Self-Defense Forces' participation in minesweeping operations in international sea lanes should be considered under a newly proposed set of conditions for Japan to exercise the right to collective self-defense, Prime Minister Shinzo Abe said Saturday.
The issue of taking part in such minesweeping "should naturally be discussed (under the conditions)," Abe said in Sakaiminato, Tottori Prefecture, referring to the three conditions that his Liberal Democratic Party presented to its coalition partner New Komeito party on Friday in their ongoing talks on security policy.
"Oil and food supply from overseas is vital for resources-scarce Japan," said Abe, who visited the western Japanese prefecture to inspect local efforts to revitalize the regional economy.
The SDF participation in multilateral minesweeping operations in international sea lanes, which are crucial for Japan in securing stable imports, has been cited by the government in recently unveiled specific scenarios of possible security threats that could be dealt with through Japan's exercise of collective self-defense right.
Japan has long maintained it has the right but cannot exercise it due to Article 9 of the Constitution that bans the use of force to settle international disputes.
The Abe administration is trying to lift the self-imposed ban by reinterpreting the past governments' constitutional interpretation.
Under the three-point criteria presented by the LDP to New Komeito, Japan would be allowed to exercise the right if "the country's existence, the lives of the people, their freedoms, and the right to seek happiness are feared to be profoundly threatened because of an armed attack on Japan or other countries."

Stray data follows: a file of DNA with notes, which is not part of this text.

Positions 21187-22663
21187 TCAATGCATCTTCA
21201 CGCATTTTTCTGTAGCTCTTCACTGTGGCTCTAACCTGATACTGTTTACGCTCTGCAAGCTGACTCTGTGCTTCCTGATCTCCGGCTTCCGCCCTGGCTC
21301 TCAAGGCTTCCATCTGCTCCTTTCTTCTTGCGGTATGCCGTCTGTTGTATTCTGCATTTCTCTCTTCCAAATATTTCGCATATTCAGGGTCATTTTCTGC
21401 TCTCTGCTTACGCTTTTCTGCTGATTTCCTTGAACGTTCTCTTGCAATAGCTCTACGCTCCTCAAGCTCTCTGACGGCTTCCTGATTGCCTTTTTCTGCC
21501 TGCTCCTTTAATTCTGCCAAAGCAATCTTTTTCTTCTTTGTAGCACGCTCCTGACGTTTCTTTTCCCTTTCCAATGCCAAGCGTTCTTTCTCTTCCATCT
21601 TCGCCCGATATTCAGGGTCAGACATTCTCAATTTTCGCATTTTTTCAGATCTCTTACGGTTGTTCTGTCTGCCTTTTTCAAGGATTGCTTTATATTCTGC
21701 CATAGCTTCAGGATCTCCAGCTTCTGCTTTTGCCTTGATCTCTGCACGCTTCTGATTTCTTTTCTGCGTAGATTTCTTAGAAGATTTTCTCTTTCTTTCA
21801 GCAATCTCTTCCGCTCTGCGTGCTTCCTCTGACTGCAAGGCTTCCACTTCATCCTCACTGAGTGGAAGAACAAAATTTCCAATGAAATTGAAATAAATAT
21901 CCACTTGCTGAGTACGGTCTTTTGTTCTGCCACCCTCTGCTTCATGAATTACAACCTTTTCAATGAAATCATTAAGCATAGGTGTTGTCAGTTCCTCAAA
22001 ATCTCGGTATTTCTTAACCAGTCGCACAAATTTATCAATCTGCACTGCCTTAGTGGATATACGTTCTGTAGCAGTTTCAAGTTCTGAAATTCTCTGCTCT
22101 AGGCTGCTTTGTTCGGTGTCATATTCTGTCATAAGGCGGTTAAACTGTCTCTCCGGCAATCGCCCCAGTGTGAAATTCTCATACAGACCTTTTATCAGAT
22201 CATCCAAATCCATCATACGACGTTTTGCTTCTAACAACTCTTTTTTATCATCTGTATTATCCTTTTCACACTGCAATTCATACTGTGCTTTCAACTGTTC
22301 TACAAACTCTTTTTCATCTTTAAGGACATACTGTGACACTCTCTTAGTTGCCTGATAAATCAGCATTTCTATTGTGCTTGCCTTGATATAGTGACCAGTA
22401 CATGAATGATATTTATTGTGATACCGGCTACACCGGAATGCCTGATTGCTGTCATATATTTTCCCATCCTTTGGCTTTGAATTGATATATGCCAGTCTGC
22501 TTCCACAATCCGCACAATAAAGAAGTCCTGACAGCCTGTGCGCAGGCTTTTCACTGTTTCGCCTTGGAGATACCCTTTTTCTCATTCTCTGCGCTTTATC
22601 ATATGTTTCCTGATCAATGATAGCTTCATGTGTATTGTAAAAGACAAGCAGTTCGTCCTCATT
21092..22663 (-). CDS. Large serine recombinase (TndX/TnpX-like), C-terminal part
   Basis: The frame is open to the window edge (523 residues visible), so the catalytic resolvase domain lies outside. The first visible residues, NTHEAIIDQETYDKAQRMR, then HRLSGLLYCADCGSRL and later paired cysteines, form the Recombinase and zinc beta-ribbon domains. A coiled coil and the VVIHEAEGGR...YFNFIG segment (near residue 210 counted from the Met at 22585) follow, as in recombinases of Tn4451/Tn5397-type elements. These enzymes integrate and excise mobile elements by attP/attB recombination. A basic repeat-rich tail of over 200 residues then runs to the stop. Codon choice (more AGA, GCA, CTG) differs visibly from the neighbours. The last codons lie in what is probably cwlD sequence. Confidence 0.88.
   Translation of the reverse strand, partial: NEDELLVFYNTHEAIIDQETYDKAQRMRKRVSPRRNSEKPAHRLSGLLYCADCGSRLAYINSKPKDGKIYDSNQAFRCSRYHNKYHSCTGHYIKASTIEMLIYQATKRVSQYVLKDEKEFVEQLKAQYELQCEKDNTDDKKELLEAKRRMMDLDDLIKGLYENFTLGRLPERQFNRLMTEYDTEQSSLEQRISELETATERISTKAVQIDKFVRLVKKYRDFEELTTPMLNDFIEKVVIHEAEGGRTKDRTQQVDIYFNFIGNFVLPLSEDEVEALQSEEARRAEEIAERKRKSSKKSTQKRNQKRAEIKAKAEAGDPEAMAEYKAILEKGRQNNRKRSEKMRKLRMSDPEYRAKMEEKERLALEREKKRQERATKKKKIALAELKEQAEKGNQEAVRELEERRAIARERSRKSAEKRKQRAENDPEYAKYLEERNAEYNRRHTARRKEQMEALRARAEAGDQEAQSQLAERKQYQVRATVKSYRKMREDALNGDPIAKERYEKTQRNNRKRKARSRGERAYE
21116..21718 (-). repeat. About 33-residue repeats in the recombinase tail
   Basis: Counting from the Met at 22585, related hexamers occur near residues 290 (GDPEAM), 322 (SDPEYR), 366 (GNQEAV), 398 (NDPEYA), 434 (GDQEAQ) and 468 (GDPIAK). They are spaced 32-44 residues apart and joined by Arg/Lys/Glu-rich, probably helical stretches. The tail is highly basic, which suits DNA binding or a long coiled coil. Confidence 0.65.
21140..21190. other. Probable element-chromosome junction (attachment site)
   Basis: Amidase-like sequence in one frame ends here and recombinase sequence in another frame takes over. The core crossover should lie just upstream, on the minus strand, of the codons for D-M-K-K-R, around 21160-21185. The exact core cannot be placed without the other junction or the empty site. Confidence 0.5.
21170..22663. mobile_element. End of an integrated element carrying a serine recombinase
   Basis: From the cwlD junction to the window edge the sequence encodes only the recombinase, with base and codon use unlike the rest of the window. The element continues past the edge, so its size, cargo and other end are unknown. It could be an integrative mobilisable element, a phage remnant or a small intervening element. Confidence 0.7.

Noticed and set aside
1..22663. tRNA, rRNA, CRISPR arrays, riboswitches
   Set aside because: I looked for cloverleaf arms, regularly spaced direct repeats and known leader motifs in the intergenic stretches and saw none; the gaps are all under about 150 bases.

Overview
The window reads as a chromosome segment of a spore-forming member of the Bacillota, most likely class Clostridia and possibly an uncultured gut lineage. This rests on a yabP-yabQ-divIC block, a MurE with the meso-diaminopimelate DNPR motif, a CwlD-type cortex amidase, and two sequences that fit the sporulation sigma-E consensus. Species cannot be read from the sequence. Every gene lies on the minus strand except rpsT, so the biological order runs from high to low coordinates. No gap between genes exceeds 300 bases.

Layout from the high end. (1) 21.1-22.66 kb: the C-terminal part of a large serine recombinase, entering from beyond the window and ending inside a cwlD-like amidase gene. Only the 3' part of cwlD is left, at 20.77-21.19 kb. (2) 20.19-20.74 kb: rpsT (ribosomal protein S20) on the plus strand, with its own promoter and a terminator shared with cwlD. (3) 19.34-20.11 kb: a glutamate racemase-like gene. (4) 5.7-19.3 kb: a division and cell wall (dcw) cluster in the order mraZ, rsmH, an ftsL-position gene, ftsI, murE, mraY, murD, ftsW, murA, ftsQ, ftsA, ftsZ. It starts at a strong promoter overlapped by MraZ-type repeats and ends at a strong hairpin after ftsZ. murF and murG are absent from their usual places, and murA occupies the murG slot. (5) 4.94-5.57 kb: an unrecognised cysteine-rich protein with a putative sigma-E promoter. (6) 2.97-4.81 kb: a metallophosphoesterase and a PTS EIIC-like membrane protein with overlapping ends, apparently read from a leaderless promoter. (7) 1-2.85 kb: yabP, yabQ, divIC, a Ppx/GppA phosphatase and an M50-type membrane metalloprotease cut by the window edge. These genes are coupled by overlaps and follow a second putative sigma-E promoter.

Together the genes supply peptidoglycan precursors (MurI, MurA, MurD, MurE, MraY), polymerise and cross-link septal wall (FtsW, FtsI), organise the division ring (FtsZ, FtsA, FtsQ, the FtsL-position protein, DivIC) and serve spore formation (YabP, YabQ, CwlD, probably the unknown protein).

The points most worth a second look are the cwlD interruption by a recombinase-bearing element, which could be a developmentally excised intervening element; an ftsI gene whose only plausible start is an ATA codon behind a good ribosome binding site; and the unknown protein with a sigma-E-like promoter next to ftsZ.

The second condition is that no other appropriate means exist to repel aggression and protect the rights of Japanese people, while the third requires the use of armed strength to be kept to the minimum necessary.
The ruling camp has yet to agree on the new set of conditions, with New Komeito still saying they are "not satisfactory."
LDP Secretary General Shigeru Ishiba Saturday echoed Abe's view on minesweeping operations. Ishiba, speaking to reporters in Hiroshima, western Japan, said he thinks all of the scenarios for Japan's exercise of collective self-defense right could be dealt with under the proposed three conditions.
The SDF could cope with the scenarios including minesweeping operations "if the lives of the people are feared to be profoundly threatened (as set forth under the conditions)," Ishiba said.